Women working in flower farms that are Fairtrade certified are doing much better than their counterparts in establishments that are not. This emerged during the shooting of Ms President, a Media Focus on Africa reality TV program that showcases women’s leadership skills in Naivasha.
Women drawn from five flower farms attended the shooting and narrated their work experiences. What stood out was the difference that a Fairtrade certificate can make in the lives of struggling women.
Four of the remaining contestants in the program took their hunt for ‘votes’ to Naivasha where at least 70 women drawn from a variety of flower farms gathered. The main objective was for the contestants to articulate various ways in which they could address the plight of women engaged in hardship socio-economies, given a chance to lead.
“There are more women working in flower farms than men. But in general, it does not matter which farm employs you. We face many similar problems. However, farms that are Fairtrade certified are much better than those that are not,” said Angela Atieno.
Fairtrade standards are a set of clear guidelines that seek to improve workers’ rights, commercial interests of a company and the local environment.
“I work for Florensa flower farm which is Fairtrade certified. We have problems but we also have many benefits. For example, you cannot be dismissed from employment without a procedure,” Atieno said.
Across all flower farms, a worker needs three written warnings in a year to be dismissed. In flower farms that are certified, warnings are not issued flippantly.
“For us who are not certified, you can report to work today and be sent home immediately without warning,” said Grace Wangui.
Nonetheless, they all confirmed that an issued written warning expires after one year if no other warning has been issued.
Atieno said while their wages are still not in tandem with government-approved basic wages, Florensa workers are generally paid slightly higher than their counterparts.
“In our company, you start as a casual, then seasonal and then you become permanent. As long as your work is good, you will easily progress,” she says.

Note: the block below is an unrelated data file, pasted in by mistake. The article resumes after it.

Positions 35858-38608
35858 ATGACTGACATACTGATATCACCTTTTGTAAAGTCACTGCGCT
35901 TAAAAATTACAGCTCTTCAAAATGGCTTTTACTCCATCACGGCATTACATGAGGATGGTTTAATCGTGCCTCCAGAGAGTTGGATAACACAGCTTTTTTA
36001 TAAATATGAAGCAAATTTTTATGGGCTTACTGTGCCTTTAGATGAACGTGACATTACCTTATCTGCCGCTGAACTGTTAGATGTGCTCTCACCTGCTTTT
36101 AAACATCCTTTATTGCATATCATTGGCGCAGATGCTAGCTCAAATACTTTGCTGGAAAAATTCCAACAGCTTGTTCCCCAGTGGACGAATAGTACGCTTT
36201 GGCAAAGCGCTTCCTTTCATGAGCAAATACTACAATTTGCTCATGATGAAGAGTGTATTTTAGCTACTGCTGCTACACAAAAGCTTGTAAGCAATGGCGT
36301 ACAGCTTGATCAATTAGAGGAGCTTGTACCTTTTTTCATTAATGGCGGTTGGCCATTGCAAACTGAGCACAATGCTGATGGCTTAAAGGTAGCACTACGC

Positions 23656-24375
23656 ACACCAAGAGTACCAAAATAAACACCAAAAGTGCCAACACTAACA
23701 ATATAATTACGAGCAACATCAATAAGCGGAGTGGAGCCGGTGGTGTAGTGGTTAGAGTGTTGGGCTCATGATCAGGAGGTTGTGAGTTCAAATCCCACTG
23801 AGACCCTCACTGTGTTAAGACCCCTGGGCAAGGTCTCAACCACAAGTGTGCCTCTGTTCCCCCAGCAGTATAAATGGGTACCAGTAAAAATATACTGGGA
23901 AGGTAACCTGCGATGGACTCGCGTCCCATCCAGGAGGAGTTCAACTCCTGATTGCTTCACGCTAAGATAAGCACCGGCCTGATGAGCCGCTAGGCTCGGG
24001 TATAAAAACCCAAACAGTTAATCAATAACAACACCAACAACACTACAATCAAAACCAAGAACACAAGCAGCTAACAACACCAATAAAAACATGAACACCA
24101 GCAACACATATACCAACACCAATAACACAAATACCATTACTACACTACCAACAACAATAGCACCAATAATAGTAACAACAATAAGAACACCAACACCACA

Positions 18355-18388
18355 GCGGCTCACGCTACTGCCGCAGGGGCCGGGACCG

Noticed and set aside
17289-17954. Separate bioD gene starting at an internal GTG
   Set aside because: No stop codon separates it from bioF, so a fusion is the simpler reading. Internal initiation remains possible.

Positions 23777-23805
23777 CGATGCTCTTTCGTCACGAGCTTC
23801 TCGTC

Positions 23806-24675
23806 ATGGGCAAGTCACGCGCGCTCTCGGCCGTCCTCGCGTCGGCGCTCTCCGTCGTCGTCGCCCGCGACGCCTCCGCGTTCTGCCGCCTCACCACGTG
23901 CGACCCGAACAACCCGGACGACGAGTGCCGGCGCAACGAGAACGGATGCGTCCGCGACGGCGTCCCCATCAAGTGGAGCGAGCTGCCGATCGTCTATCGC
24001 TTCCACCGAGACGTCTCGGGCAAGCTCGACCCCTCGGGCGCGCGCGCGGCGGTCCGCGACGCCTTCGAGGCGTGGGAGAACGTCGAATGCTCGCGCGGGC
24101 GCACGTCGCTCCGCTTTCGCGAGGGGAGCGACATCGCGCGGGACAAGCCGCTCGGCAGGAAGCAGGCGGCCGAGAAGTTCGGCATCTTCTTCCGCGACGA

Mary Simiyu says that the more common narrative is that a woman will most likely remain as a casual laborer earning Sh50 to Sh100 a day if they do not ‘enhance’ their application for a permanent position with sexual favors.
“All these women can tell you that the reality is that without some form of favor, you will most likely be bypassed by some of these really bad supervisors,” she explains.
Atieno said sexual harassment is rare in the company she works for and that merit is what determines the progression of a worker.
“I am a single mother and I have enjoyed many benefits that we get from being Fairtrade certified. Our company offers education bursaries to its employees. I first applied for a bursary when I was a seasonal worker. Today I am a permanent worker and the company is giving me bursaries for three of my children in secondary school,” Atieno said.
The companies that are certified make more money than those that are not.
“The proof is in the benefits that we get. What we do is hard labor and the money is not enough, but we get something in addition to our salary.’’
The implementation, in 2015 of the new Fairtrade Hired Labour Strategy and Trader Standard is clearly bearing fruit. Once standards set by Fairtrade are met, it is clear from the testimony of workers that they will indeed improve the sustainability of the farms, the quality of the working environment and most importantly, what workers take home.
“Bursaries are open to all workers with children in secondary school. If a child performs well and joins university then the company takes on the full financial responsibility for that child. There are instances where they absorb these graduates, so it is a very important opportunity,” she said.
“We are about 800 workers but if you apply for bursary early enough and provide a complete academic profile of your child, you will succeed. This is an open opportunity to all of us,” Atieno added.
Fairtrade farms receive what is known as Fairtrade Premium on top of the commercial price for their products. This premium is invested in a range of social projects to improve the livelihoods of their workforce.
Atieno confirmed that this was the case at her flower farm. “At the end of the year, we get gifts … we all received ‘meko’ cookers complete and ready to use. This year we all received brand new quality mattresses. This gives us strength and confirms to us that our work is valued.”
“Some of the workers live close to the farm so they dash home to eat every day at lunch break. Others live far away. The company has a canteen and a plate goes for Sh30. You actually just get a voucher and money is deducted from your paycheck at the end of the month.”
The company subsidizes half the price of the food. This means in a month a person eating every day at the canteen will need to pay Sh150.
Needless to say, staff turnover at Florensa flower farm is much lower compared to other farms.
*Names have been changed to protect the identity of sources.